Slovenia’s Bird Buddy Brings Citizen Science to World’s Backyard  

Raising over $5 million on Kickstarter, Bird Buddy - a gamified, AI-powered bird feeder - was in the top 1% of all campaigns. A new nation of armchair ornithologists has been inspired.

Bird Buddy - smart bird feeder
Photo: courtesy of Bird Buddy

Bird Buddy – a start-up from Slovenia – has gamified backyard birdwatching. The world, it seems, wants to play. Equipped with a high-resolution, AI-powered camera, this smart bird feeder captures candid pictures of feathered visitors. It then identifies the species, notifies the owner, and logs the photo in their personal collection. Facts about each guest and clips of birdsong are also offered. It’s been deemed Pokémon for birds. 

Bird Buddy started with a wildly successful Kickstarter campaign in 2020. It won 23,000 backers and raised $5 million. Glowing coverage from the big hitters of tech media followed. WIRED declared it one of the “Best of CES 2022“; CNET said it “delivers on what it promises, and then some”. Praise has since come from the BBC, Forbes, TechCrunch and Entrepreneur. It raised another $8.5 million in a seed round. 

A nation of bird nerds 

Why is a glorified bird table getting so many, so excited? “It’s about reconnecting people with nature.” says Bird Buddy Co-founder, Franci Zidar. In a world where contact with wildlife is declining, birds remain one of the few animal interactions people can still easily have. And the potential market is vast. “Birdwatching is the second biggest outdoor hobby in the USA, and huge internationally.” says Zidar. Avian appreciators don’t even need a garden; a windowsill is space enough to hang a feeder and attract visitors. Almost anyone, even city dwellers, can bring birds to the table.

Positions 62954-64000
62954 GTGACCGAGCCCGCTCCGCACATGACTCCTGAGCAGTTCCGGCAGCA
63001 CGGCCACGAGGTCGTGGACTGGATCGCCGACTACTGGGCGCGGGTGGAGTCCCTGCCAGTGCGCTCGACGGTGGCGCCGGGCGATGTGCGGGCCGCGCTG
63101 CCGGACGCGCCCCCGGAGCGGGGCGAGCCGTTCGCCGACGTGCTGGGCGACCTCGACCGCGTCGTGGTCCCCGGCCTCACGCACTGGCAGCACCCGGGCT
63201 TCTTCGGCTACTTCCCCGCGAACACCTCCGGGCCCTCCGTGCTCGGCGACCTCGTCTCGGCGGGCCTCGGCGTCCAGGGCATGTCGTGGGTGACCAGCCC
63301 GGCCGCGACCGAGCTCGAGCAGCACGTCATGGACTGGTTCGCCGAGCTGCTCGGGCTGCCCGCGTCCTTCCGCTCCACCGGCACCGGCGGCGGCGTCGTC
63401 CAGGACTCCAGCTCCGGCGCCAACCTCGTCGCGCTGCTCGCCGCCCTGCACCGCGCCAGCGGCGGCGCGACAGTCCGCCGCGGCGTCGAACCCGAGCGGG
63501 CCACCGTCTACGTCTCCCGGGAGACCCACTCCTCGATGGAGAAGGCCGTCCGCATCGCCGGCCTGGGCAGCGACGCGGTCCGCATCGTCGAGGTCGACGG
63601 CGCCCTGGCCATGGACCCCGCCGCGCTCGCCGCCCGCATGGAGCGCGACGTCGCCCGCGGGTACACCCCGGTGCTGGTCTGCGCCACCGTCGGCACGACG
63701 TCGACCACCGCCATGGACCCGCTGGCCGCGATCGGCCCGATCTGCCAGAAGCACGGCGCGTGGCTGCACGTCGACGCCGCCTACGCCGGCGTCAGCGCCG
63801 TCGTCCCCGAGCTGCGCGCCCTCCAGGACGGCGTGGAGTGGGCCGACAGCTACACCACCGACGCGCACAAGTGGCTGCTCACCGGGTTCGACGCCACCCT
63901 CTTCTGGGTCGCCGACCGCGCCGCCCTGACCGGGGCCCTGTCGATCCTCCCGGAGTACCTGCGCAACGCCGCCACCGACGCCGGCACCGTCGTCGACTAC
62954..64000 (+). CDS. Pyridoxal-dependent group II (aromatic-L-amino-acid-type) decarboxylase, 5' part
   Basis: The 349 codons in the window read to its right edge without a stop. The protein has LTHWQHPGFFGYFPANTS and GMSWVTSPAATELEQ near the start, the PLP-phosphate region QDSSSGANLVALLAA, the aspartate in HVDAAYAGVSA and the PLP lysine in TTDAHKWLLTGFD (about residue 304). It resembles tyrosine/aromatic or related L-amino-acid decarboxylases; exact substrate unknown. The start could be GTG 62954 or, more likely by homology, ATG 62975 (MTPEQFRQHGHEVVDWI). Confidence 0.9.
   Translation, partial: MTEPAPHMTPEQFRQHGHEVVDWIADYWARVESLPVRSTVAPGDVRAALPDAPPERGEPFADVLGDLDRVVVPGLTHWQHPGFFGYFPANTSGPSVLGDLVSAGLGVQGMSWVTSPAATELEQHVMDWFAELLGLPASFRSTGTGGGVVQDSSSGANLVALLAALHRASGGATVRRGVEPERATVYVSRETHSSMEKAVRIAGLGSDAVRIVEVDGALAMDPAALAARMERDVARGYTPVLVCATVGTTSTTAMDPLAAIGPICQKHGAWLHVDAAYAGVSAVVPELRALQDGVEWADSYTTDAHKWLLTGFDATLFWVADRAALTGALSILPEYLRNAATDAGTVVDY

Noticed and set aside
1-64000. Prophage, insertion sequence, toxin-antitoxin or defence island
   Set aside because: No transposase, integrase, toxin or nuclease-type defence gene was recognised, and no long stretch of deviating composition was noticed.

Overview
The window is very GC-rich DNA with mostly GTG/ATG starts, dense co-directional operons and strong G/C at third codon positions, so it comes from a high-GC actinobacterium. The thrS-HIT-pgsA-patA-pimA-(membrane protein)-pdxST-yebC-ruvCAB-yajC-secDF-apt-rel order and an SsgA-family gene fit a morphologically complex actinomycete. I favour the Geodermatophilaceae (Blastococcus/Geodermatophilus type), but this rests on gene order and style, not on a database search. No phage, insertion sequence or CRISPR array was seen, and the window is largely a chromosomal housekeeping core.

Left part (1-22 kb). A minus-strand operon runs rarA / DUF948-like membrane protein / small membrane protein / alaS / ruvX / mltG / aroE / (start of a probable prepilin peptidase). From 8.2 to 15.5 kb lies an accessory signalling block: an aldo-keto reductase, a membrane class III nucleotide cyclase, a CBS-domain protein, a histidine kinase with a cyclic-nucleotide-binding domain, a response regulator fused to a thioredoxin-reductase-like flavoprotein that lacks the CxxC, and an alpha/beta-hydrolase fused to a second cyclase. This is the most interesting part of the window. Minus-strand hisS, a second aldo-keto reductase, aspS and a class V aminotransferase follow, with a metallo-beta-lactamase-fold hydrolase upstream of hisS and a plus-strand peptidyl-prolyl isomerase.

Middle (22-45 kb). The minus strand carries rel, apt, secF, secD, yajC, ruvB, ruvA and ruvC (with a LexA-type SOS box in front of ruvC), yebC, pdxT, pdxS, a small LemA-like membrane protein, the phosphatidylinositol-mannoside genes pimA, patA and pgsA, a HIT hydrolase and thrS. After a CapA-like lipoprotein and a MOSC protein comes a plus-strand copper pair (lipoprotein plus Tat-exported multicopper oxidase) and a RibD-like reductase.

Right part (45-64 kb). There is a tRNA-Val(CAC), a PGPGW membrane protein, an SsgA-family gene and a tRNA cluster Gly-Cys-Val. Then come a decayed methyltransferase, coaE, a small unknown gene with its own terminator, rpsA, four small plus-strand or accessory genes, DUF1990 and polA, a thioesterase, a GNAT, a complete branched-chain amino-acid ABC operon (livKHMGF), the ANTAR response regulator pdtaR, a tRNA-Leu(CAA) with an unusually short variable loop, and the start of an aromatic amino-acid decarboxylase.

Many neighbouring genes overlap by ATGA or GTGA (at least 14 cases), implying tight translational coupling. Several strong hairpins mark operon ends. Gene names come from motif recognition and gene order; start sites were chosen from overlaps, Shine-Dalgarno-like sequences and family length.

Citizen science: a social nestwork 

Bird Buddy’s camera and AI is impressive but it’s the data captured and the community that are perhaps even greater assets. Competitors have already arrived, but Bird Buddy’s vast body of content and highly active community are much harder to clone. With thousands of feeders hanging in backyards around the world, huge amounts of user generated content is being created each day. 

The community is thriving with people sharing their snaps, exchanging tips on attracting new species, and learning about birds from other countries. The recently launched Birdbuddy TV allows bird nerds to watch “carefully curated” live streams from feeders all over the world. “It’s like Netflix, but for birds.” says their website. 

As well as providing entertainment for bird fans, a vast dataset is being captured. Geovisualizations of specific species are already available. Bird Buddy data could be of great value to science. 

The golden goose? 

Bird Buddy is still in pre-order mode with units shipped in batches after a waiting period. Growth is coming not only from its increasing popularity, but from new product launches. A Hummingbird Feeder prototype was unveiled at CES 2023 following huge demand from their community. Numerous accessories – for example a solar roof, water fountain and wall mount – are also available. 

Bird Buddy can already identify over 1000 species of bird. But thinking forward, Zidar hopes their software will eventually be able to recognize individual birds. “That’s the dream. We should be able to do it in future. It’s the perfect candidate for a monetized feature.” 

The ability to recognize a specific sparrow or robin is mindbogglingly exciting for twitchers. Backyard birders could name and follow their favorites as they flitted through the neighborhood. Conservationists could track feeding habits, migration patterns and populations. Slovenia’s smart invention has taken off and its flight path looks set for the long haul. 

Sam Baldwin

is the author of For Fukui’s Sake; Two years in rural Japan, and founder of BregDesign.com – Slovenia-inspired designs. He has written for The Guardian, The Times, Men's Health, and numerous guidebooks and websites. He currently lives in Austria’s Deep South.

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